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I stared at my honors thesis. I had failed to add anything new in days and was starting to feel more and more stressed, and doubtful, about actually being able to get the thing finished in time. I glanced at the large clock above the door of my first-period homeroom class. Was it my imagination, or was the second hand moving unusually fast? I could feel Helen Nyugen—the next best contender for valedictorian—breathing down my neck. She was, in fact, sitting two rows behind me with her own laptop propped open. The difference between us being that her fingers flew across her keyboard. Was she also working on her thesis right now? I wished I could ask her how it was coming along without giving her an open-door view into my own desperation. What was her topic? How much had she already completed? Was she feeling overwhelmed, hung up, maybe just a little stuck?
I could actually hear her typing. Helen was just as hungry to be number one as I was, and for the first time, I wondered if she might want it even more. Casually, I turned halfway around in my seat and feigned boredom as I looked back at her. Head down, she only stopped typing when she shifted her gaze to read whatever was written down in the notebook beside her. Watching her, a panicky sick sense of being behind came over me.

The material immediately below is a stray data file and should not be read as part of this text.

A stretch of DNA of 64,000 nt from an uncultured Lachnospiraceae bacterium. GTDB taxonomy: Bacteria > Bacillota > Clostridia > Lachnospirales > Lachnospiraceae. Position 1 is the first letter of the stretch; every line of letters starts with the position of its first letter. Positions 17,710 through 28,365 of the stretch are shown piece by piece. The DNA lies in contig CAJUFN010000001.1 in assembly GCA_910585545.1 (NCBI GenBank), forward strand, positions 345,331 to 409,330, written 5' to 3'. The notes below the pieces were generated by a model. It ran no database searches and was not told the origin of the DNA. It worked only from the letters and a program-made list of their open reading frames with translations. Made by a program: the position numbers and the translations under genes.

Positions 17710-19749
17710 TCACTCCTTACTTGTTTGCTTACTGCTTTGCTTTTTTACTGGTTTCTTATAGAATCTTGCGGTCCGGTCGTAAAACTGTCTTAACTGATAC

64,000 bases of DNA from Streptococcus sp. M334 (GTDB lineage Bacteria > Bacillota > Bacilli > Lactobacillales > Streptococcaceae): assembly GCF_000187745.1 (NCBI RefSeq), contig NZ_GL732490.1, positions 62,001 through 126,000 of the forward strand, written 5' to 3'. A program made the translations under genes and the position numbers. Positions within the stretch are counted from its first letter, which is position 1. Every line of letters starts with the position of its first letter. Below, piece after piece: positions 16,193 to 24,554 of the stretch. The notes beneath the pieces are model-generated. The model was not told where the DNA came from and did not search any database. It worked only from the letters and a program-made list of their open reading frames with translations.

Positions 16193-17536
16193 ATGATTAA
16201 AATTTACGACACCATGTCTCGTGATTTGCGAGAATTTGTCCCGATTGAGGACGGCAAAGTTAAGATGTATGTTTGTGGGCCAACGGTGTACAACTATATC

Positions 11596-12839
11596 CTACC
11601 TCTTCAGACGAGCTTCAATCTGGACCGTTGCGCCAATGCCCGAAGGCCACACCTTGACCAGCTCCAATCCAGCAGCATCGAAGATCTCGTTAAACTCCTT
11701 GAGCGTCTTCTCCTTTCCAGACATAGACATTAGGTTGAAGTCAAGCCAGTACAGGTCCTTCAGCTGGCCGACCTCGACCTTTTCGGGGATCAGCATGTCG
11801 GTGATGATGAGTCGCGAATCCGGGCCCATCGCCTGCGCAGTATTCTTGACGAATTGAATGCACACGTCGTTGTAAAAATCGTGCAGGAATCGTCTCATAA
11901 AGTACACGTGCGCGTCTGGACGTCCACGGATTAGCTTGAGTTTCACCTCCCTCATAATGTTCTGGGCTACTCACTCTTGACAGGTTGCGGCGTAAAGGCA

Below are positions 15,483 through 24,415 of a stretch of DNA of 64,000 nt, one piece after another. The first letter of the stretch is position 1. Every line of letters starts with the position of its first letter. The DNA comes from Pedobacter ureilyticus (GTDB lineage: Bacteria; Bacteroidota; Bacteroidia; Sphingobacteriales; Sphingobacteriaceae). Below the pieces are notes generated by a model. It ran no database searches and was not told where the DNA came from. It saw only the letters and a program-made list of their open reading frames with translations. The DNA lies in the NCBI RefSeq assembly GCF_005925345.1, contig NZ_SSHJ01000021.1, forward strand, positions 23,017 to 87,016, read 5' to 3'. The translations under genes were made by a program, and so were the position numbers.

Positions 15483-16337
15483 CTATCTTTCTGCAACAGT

In my sweatshirt pocket my phone vibrated. I pulled it out and read the text being sent from a number I didn’t recognize.
Can you come with me today?
It was Porter. I knew this because whenever he sent me a text, which was rare, it was from someone else’s phone—he didn’t have one. He told me that his dad sometimes had one of those disposable phones, the ones where you had to prepay for minutes, but Porter wasn’t supposed to use it. He had snuck calls to me a few times, at night when his dad was either not around or not paying attention, but Porter had given me strict instructions: Ruth, don’t ever call me at this number. My dad will completely lose his shit.